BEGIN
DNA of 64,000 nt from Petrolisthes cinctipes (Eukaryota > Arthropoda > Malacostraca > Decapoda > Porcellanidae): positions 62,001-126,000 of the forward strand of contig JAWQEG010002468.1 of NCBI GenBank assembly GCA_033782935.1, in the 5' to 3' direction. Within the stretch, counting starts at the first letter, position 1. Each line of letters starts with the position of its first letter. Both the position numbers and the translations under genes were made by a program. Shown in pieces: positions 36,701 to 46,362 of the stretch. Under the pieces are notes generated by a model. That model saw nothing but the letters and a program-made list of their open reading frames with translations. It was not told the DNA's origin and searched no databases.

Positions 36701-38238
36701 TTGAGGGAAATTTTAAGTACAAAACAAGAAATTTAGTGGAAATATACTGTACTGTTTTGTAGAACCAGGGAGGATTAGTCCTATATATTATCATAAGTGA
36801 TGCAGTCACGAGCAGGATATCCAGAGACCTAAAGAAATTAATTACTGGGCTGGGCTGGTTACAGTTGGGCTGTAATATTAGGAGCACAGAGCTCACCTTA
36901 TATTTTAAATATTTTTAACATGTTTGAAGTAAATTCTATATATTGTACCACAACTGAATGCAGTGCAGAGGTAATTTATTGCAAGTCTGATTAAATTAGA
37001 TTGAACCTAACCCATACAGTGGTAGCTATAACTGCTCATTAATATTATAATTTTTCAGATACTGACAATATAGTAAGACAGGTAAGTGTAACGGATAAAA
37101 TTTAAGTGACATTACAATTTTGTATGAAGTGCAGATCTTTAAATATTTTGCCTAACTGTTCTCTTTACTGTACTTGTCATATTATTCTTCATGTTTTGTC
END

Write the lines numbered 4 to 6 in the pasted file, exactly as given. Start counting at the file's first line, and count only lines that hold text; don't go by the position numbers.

36801 TGCAGTCACGAGCAGGATATCCAGAGACCTAAAGAAATTAATTACTGGGCTGGGCTGGTTACAGTTGGGCTGTAATATTAGGAGCACAGAGCTCACCTTA
36901 TATTTTAAATATTTTTAACATGTTTGAAGTAAATTCTATATATTGTACCACAACTGAATGCAGTGCAGAGGTAATTTATTGCAAGTCTGATTAAATTAGA
37001 TTGAACCTAACCCATACAGTGGTAGCTATAACTGCTCATTAATATTATAATTTTTCAGATACTGACAATATAGTAAGACAGGTAAGTGTAACGGATAAAA